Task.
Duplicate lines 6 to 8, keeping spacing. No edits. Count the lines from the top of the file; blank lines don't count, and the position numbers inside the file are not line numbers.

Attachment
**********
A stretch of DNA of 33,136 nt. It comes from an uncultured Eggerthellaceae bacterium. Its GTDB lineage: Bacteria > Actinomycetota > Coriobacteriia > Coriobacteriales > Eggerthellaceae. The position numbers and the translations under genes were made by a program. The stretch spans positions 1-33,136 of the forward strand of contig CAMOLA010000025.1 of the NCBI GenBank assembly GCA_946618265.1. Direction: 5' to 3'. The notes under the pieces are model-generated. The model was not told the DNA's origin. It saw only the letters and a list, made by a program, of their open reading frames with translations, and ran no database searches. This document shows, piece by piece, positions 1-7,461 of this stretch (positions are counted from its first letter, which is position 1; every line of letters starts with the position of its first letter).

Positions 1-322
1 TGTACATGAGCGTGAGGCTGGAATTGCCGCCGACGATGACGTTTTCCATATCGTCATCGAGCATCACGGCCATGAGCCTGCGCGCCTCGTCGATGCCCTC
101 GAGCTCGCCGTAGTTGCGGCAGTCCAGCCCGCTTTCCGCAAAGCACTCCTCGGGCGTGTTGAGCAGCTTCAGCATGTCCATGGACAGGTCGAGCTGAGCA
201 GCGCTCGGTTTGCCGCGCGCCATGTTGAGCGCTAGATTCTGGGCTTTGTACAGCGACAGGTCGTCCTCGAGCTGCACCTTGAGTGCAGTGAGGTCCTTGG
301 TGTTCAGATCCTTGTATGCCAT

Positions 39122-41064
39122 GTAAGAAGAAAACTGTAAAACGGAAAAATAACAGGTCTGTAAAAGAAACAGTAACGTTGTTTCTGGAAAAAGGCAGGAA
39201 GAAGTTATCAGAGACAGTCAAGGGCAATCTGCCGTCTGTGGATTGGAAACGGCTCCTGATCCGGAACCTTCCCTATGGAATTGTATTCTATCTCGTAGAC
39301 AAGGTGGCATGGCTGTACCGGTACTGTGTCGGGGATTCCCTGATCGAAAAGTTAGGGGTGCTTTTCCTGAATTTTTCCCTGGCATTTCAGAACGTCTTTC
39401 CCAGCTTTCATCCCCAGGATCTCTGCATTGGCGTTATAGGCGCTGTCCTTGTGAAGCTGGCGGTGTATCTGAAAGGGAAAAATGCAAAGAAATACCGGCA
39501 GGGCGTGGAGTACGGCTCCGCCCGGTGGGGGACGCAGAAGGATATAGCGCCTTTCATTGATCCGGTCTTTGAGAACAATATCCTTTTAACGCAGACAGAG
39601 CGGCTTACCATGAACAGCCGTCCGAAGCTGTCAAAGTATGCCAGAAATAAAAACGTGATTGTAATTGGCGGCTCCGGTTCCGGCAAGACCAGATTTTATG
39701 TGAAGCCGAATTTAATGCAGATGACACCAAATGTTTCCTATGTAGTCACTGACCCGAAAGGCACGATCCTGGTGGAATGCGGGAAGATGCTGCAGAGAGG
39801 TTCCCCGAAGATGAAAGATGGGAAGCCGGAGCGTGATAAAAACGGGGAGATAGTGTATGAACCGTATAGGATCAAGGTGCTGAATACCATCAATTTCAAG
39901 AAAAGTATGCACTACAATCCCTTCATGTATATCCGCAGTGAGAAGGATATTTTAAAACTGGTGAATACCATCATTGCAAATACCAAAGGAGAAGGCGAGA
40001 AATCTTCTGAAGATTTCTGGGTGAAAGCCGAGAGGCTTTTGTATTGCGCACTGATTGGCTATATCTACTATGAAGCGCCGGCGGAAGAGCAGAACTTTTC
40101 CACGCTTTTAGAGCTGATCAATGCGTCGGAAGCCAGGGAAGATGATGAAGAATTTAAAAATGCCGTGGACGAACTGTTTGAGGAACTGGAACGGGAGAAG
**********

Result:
301 TGTTCAGATCCTTGTATGCCAT

Positions 39122-41064
39122 GTAAGAAGAAAACTGTAAAACGGAAAAATAACAGGTCTGTAAAAGAAACAGTAACGTTGTTTCTGGAAAAAGGCAGGAA